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A Balancing Act

It happens every month- or at least you hope it does. At times there are anticipation or outward distractions that lead to a surprise. And upon its arrival, there can be an array of emotions, cravings, and sensations. If you are a woman like me, you will very well know what I’m describing. It’s your monthly menstrual cycle.

For many women, a period is easy to overcome. Sure, you may get some reoccurring symptoms such as mood swings, cravings, or brain fog- but nothing new that’s worrisome. On the flip side, it can be the most painful thing for women with disorders such as PCOS or endometriosis, causing them to halt their weekly routine. No matter where you are on the spectrum of symptoms, it is possible to improve your condition.

Here is a quick overview of some main hormones that create our cycle:

Estrogen: There are three main types of estrogen; estriol, estradiol, and estrone. Estrone is converted from estradiol in the liver from precursors androstenedione, progesterone, and DHEA. Which converts to estrone sulfate (stored form), then back to estrone when the body needs it. Unfortunately, it can also convert to 4-hydroxyestrone, a dangerous metabolite that can play a role in breast cancer initiation.

Estradiol: Produced directly in the ovaries from cholesterol and in the adrenal glands from androstenedione. Like estrone, it converts from estradiol to estrone and vice versa. Estradiol is involved in building the uterine lining and has a powerful effect on estrogen receptors.

Estriol: A weaker estrogen form, it is primarily converted in the liver from estradiol and estrone. It also can be directly excreted by the adrenals and ovaries by converting androstenedione to estriol. It is known to be high during pregnancy to protect the fetus from estradiol and does not cause abnormal cell growth in the breasts and endowed lining. Here is a look into some fantastic herbs and superfoods that can not only bring us back to balance but help us flourish.

Progesterone: As a precursor hormone created in the ovaries, this hormone converts into estrogen. Progesterone receptors are all over the body and compete with cortisol (our stress hormone) and are highly affected in chronic bouts of stress.

And now onto some herbs and superfoods to restore balance:

Blue Cohosh: A North American native, the roots and rhizomes of this delicate plant are a favourite for women with menstrual troubles. Whether it be cramps, spasms, or irregularities with the flow, this is something you will want to consider keeping on hand.

*Avoid pregnancy since it may provoke strong uterine contractions.

Raspberry Leaf: In tea form, this delicious drink is excellent in treating PMS, bloating, and uterine inflammation. This astringent is exceptional during pregnancy by firming the tissues to cause fewer hemorrhages post-delivery. High in nutrients such as vitamin C and magnesium, which relax and pH balance the uterus.

Blessed Thistle: Also known as Holy Thistle, a cold infusion of the leaves is most desirable for those breastfeeding mothers to allow a free flow of the milk supply. The gentle effect improves circulation and bile flow to support liver detoxification to remove excess and harmful estrogens.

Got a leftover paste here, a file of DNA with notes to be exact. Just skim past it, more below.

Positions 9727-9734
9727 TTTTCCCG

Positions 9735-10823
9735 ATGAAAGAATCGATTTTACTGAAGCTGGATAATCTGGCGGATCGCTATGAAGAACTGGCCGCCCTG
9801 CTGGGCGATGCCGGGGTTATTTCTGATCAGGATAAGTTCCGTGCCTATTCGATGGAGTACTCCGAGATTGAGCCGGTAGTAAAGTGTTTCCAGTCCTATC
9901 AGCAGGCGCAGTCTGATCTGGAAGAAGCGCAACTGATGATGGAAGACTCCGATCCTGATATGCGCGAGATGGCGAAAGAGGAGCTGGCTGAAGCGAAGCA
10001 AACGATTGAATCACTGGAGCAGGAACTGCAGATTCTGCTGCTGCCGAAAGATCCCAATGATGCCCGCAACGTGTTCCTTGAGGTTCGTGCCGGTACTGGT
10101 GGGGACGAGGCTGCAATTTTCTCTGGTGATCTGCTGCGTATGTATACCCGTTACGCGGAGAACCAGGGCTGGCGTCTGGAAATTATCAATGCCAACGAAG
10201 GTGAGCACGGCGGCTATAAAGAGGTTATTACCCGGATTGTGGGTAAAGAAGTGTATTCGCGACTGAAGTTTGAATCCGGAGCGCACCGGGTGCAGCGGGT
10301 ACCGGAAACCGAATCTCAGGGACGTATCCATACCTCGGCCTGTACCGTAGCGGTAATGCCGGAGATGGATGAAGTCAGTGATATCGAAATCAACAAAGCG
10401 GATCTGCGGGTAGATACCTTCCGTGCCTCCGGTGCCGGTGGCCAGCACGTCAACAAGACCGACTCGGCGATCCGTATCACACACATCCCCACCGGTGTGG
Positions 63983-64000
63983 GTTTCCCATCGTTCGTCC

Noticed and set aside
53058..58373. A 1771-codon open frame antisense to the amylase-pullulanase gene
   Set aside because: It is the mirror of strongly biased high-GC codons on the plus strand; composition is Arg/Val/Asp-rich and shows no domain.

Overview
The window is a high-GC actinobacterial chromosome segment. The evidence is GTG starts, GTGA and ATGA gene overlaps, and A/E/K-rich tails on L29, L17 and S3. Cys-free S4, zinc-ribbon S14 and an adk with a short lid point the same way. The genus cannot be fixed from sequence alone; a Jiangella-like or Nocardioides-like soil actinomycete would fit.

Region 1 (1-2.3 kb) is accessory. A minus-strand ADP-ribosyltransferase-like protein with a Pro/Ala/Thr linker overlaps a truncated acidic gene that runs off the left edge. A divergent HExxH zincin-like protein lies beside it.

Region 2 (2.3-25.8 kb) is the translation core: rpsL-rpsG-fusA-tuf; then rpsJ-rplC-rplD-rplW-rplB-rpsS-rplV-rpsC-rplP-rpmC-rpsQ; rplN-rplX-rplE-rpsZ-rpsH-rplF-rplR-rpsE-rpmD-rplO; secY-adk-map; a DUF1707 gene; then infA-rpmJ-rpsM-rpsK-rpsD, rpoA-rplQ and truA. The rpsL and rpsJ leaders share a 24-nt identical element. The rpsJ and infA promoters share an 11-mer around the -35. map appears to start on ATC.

True Unicorn Root: Yes, you heard that right. And no, it is not a mythical plant. This tonic is supportive of irregular and heavy periods and easing all uterine pain. Even safe during pregnancy to reduce stomach pain!

Broccoli Sprouts: As an excellent topper for salads or garnish for rice bowls, these crunchy sprouts are boasting with antioxidants. Its main antioxidant, sulforaphane glucosinolate, aids in liver detoxification. The sulforaphane is necessary to remove excess and harmful estrogens from the body. One ounce of sprouts provides 20 x more than 1.25 lb of cooked broccoli.

Cranberries: For anyone who has had a UTI - which is common in North American women, from my experience- I’m sure you’ve all had someone recommend this crimson cocktail before. And they are not wrong! Having unsweetened cranberry juice is beneficial in keeping the uterine lining protected from this bacterial infection. Essentially the proanthocyanins and anthocyanins (antioxidants creating that vibrant red pigment) make the lining very sleek, making it difficult for the problematic bacteria to latch onto the uterine lining and make things very uncomfortable.

Chaste Tree: Also known as vitex, this miracle balancer has been growing in popularity for its effect on progesterone. I’ve seen it myself with my clients that come in with tender breasts, extreme cramping, and unexplained weeping. They pick up a bottle of chaste tree capsules, come back in a month, and rave about how much more in control they feel. Chaste tree berry stimulates the pituitary gland, which promotes the production of luteinizing hormone to create progesterone.

Maca root: Known as a staple in Peruvian culture and cooking, this powerhouse of nutrients contains many essential nutrients for daily hormone balancing. Specifically for women, the magnesium content reduces the increase of pain receptors that cause inflammation during our cycles. The amino acids, iodine, and iron helps create hormones and energy production, which is excellent in pregnancy and menopause!

While the hormonal cycles may be difficult to navigate, there are solutions to add to your daily routine to make it a little easier. If you would like to delve deeper into it, there are some fantastic books from women to help you at any stage in your life.

And if you need a guide, feel free to get in touch to help you find your way!

Stay well,


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